serve as directors. Nevertheless, the current investment strategy among these
three corporate rich families is clearly one of diversification. Stock in the
original family companies has gradually been sold, and the proceeds have been
reinvested in diversified portfolios that contain a combination of growth
stocks for long-term capital appreciation as well as municipal bonds for tax-
free income.

The fortunes of these three dynastic families and the relationships of these
families to their companies have been altered in the past several decades
largely as a result of fundamental transformations in their structures as
families. They are larger and more complex as kinship groups than ever before.
In the past five decades, two new generations of family members have reached
maturity. In the late 1930s, the du Pont clan consisted of a few aging
siblings and scores of adult cousins. Today, it is now a clan comprising well
over a hundred adult members, most of whom are only first and second cousins
to one another. Similarly, the Mellon family once consisted primarily of four
cousins who were still young adults. It now comprises primarily a few second
and third cousins. In the Rockefeller family, there were only six young
siblings and their father. Currently, most of the Rockefellers are first
cousins. Despite the large size of these families and the remoteness of their
kinship ties, family members have managed to maintain a strong sense of family
unity, largely because of their common economic interests. These kinship ties
are also reinforced by a number of shared institutional arrangements involving
family investment offices, family trusts, and family foundations. However,
these family ties become more tenuous with each successive generation. Indeed,
as these families have developed into large and complex clans, they have
become divided into a series of smaller and more cohesive branches. Of course,
none of the younger members of these families will ever be as rich as their
parents because, with the passing of each generation, their family fortunes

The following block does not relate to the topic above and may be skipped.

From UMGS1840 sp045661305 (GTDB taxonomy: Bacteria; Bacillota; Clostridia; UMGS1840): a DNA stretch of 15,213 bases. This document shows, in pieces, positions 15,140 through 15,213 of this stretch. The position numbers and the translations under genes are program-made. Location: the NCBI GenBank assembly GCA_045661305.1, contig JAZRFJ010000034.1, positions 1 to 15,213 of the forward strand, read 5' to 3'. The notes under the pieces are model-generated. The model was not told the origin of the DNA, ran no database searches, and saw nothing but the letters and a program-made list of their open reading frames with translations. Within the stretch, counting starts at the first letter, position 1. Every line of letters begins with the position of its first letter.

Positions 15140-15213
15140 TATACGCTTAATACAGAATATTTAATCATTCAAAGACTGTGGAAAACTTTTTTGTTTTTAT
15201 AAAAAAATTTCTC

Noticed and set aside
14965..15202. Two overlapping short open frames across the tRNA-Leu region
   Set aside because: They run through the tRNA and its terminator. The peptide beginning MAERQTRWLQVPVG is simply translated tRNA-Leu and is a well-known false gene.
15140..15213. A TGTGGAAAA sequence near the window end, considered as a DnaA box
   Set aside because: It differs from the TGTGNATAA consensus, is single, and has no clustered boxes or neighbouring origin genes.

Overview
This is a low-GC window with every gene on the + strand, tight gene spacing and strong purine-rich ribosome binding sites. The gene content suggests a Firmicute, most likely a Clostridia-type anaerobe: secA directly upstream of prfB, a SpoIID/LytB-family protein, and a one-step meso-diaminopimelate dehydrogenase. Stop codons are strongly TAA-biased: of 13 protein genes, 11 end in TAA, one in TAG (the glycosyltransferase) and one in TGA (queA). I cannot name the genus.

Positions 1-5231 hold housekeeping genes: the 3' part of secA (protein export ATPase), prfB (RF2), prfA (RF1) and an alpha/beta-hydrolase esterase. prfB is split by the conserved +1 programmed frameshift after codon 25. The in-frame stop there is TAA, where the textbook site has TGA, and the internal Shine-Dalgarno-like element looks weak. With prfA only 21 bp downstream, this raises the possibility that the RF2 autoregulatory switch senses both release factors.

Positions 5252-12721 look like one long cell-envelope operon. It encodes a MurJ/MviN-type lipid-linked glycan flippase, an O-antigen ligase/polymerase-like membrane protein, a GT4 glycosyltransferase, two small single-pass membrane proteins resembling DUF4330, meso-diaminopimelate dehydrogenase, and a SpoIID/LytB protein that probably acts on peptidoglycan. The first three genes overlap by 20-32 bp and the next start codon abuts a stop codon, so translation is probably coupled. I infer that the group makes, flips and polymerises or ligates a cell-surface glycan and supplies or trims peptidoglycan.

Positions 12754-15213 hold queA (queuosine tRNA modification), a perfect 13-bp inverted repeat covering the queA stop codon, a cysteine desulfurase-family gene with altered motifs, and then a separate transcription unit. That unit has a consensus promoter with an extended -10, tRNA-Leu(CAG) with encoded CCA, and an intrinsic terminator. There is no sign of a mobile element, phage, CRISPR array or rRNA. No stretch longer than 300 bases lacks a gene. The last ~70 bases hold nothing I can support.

have been redistributed among a larger number of family members.

Despite these differences between these families, which stem from differences
in their size and complexity as kinship groups as well as differences in the
composition and distribution of their fortunes, the individual members of
these families have led very similar lives. In particular, the members of each
successive generation of family members have confronted similar situations and
problems. To begin with, the children and many of the grandchildren of the
entrepreneurs who amassed these family fortunes were sent to the most
exclusive private schools. Later, they attended elite private universities,
even though they did not always graduate. By and large, the members of the
second and third generations of these families also married well. With only a
few notable exceptions, most of them married the scions of other wealthy and
socially prominent families. In short, the implicit agenda for members of the
second generations of these families involved the accumulation of cultural and
social capital commensurate with their economic capital. Although the same
expectations existed for members of the third generation as well, they were
much less urgent. Finding themselves at or very near the pinnacle of wealth
and status in American society, the members of subsequent generations have
been content to draw on the social and cultural capital, as well as the
economic capital, amassed by their parents and grandparents. They have
sometimes shunned the most exclusive prep schools and colleges and married
individuals from families that were neither especially prominent nor wealthy.

pps. 32-62
Aloha, He'Ping,
Om, Shalom, Salaam.
Em Hotep, Peace Be,
Omnia Bona Bonis,
All My Relations.
Adieu, Adios, Aloha.
Roads End